The Fianna Fáil leader says they have no intention to be "reckless or irresponsible" in budget negotiations
Micheál Martin says it is important that pensioners get "some recognition" in this year's budget, saying he does not believe they escaped cuts during the "very tough" years.
Ahead of the election, Fianna Fáil pledged to increase the state pension by €30 a week over a five year period.
The party's finance spokesperson Michael McGrath has indicated there should be a €5 increase this year.
Speaking on Newstalk Breakfast this morning, Mr Martin argued that there has to be a 'realistic increase' in Budget 2017.
"Many pensioners we met over the last number of years said they were hit very hard - in terms of the prescription charge going up to €2.50, in terms of the living alone allowance being removed, in terms of the impacts of all the charges on their basic income," he argued.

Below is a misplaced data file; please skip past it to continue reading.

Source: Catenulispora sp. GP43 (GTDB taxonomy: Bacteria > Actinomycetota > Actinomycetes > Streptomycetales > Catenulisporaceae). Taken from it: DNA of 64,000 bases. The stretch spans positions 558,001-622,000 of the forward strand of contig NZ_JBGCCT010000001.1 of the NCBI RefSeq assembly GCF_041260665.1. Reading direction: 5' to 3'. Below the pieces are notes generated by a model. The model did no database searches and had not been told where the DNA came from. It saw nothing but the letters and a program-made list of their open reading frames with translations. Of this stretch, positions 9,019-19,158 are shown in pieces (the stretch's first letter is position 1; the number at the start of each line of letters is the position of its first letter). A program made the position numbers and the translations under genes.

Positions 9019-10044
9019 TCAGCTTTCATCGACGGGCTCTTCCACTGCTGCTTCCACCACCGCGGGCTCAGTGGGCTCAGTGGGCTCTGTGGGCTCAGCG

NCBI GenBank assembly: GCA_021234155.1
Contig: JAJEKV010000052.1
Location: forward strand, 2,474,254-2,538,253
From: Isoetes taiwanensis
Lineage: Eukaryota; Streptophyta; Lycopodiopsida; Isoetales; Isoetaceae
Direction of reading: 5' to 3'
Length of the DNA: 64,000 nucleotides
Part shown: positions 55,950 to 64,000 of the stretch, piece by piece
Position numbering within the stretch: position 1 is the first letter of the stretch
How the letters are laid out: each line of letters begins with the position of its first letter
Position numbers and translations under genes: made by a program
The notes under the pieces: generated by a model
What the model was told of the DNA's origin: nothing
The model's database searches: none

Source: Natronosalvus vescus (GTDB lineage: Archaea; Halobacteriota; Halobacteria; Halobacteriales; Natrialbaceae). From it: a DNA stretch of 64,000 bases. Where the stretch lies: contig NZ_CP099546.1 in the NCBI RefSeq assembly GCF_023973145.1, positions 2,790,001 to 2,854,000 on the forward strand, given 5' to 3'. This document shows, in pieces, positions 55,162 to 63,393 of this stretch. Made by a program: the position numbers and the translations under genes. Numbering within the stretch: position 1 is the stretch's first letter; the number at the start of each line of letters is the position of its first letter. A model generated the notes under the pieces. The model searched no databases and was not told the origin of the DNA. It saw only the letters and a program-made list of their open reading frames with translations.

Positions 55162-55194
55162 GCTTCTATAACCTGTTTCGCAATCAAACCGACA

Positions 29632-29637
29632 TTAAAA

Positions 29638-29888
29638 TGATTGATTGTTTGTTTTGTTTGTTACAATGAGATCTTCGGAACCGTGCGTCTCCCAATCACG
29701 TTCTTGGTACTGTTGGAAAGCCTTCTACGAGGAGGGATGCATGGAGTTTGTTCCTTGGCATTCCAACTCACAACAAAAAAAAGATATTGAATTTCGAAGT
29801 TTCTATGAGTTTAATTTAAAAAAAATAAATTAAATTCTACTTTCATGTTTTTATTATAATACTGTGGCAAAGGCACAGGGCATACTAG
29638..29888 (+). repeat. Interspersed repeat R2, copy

"We made commitments over a five year period - we don't make any apologies for saying that we have to look after the elderly and pensioners who did so much to build this country up down through the years."
He stressed that his party had not discussed 'specific figures' during their negotiations with the Government, but said it has to be a "realistic increase for pensioners [...] They were very, very angry last year with the €3 increase, they felt that was an insult to them."
On the subject of their negotiations with the minority Government, he suggested his party is calling for "fairness and decency" to characterise the budget, and that it "shouldn't hit lowest incomes the most".
"We are very clearly signalling that education has to be dealt with," he added.
He reiterated that his party's agreement with the Government ensures that there will "not be any surprises" in the budget.
"We're going into that in a very constructive way," he said. "It's not our objective to pull the rug under anybody. We're not there to be reckless or irresponsible."